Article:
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How to Handle Sexual Harassment in the Workplace
As a workplace manager in this day and age, navigating the nuances of regulatory, cultural and ethical concerns is challenging. Among the most challenging issues, sexual harassment stands out as one of the most challenging.
The handling of workplace harassment as a manager is critical for a host of ethical and legal reasons. If handled poorly, the victim may find themselves encumbered in a dangerous and traumatic situation for longer than necessary. Mishandled harassment within a workplace may foster a culture of hostility likely to spiral into greater abuses.
Additionally, when organizations poorly handle harassment amongst their ranks, they open themselves to a great deal of legal action and vulnerability. Unchallenged harassment within a workplace creates a high degree of legal exposure for the organization. With over 10,000 sex-based charges (5,500 of those being specifically related to sexual harassment) filed with the Federal EEOC in 2021 alone, and with settlements and annual damages running into the millions, it is wise for organizations to address harassment incidents head-on and as quickly as possible.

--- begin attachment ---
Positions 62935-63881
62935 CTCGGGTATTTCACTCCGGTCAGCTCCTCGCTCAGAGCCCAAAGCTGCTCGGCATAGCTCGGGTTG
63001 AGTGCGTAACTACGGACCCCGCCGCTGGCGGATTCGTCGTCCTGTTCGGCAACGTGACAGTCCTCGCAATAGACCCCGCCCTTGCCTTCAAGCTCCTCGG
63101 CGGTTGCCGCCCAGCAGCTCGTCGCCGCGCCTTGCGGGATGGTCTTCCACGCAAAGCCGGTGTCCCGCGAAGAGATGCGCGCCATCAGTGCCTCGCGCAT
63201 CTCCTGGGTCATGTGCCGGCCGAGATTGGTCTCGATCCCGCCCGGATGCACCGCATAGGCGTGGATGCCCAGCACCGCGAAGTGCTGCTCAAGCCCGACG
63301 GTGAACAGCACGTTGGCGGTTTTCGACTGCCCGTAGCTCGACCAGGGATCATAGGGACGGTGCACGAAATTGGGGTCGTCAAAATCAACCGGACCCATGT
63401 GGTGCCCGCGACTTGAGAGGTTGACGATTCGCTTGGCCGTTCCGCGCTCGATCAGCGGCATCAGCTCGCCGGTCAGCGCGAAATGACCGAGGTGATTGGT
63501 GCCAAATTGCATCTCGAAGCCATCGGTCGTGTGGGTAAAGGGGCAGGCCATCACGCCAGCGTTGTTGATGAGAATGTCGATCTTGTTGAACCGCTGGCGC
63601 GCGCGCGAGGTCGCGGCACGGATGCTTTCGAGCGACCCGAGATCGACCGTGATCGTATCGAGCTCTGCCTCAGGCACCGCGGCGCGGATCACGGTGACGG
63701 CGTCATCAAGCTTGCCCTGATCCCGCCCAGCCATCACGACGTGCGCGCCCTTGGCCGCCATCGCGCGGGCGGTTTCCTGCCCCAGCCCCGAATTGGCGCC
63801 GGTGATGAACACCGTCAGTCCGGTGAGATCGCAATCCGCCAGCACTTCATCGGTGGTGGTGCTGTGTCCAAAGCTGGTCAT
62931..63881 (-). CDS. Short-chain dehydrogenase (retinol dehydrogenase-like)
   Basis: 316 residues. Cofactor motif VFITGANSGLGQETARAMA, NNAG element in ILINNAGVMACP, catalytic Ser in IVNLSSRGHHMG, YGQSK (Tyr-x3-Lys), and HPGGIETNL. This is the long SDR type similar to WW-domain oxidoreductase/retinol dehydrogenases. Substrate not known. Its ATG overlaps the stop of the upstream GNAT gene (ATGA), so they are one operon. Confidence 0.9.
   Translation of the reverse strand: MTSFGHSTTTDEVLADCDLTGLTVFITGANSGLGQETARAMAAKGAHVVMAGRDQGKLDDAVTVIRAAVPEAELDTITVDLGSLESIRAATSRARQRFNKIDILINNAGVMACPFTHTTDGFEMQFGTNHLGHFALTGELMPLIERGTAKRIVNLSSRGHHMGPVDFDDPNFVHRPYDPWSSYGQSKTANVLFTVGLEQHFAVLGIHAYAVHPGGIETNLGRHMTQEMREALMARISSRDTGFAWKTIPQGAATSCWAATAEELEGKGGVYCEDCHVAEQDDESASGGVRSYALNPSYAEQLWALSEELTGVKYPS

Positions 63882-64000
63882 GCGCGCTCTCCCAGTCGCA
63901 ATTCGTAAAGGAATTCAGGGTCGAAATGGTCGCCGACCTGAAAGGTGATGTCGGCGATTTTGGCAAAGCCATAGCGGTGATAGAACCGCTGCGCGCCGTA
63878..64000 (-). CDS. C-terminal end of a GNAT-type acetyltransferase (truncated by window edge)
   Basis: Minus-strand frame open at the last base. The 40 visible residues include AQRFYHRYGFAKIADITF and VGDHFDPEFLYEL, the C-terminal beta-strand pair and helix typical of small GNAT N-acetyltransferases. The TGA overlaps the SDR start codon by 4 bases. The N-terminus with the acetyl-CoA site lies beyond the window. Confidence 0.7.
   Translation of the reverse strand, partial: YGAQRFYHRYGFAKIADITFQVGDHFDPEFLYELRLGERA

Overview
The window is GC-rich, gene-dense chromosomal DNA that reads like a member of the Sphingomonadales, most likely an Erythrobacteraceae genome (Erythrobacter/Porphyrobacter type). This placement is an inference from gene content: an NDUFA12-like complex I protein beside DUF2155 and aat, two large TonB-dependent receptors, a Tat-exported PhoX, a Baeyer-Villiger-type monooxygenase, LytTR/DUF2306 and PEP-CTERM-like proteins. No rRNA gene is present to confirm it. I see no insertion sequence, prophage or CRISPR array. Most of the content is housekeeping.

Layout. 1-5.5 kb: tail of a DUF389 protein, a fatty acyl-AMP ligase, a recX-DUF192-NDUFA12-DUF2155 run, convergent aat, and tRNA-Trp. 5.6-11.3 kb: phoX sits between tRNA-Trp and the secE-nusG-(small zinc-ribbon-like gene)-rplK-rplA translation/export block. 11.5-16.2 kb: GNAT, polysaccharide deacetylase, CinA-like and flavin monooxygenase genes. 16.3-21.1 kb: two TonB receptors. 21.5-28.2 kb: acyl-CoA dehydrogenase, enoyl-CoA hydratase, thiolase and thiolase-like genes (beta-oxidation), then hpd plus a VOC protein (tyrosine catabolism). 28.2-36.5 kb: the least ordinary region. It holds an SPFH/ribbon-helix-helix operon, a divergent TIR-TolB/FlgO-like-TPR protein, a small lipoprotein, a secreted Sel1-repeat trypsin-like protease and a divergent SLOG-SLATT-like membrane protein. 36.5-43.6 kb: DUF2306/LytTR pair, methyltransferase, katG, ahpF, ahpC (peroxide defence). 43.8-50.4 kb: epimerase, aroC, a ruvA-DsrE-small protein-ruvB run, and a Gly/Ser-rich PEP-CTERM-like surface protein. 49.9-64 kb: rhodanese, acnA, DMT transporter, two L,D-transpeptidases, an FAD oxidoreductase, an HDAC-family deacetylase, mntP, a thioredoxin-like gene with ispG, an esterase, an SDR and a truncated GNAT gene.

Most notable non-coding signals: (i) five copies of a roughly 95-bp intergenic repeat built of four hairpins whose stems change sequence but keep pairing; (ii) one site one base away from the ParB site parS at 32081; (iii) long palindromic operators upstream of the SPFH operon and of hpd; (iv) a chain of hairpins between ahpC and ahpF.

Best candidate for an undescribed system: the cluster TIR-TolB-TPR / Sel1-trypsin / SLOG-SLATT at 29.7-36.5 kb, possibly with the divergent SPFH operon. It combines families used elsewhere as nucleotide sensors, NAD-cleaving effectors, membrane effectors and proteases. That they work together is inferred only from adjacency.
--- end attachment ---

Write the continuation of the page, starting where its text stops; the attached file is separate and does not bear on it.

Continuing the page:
Put a Workplace Sexual Harassment Policy in Place
One of the simplest ways to help your organization preemptively address harassment is to have a sexual harassment policy in place. Failure to have a harassment policy in place makes a very difficult to hold an offending employee to any specific standard. A policy draws a clear line, lays down specific expectations for poor conduct, and outlines expected consequences for harassing behavior.
Additionally, failure to have a clearly communicated and posted employee harassment policy creates a challenging legal disadvantage in the event the organization finds itself facing a harassment-related lawsuit. More importantly, failure to have such a policy, and specific content within that policy, may violate state laws, opening the organization to further legal woes.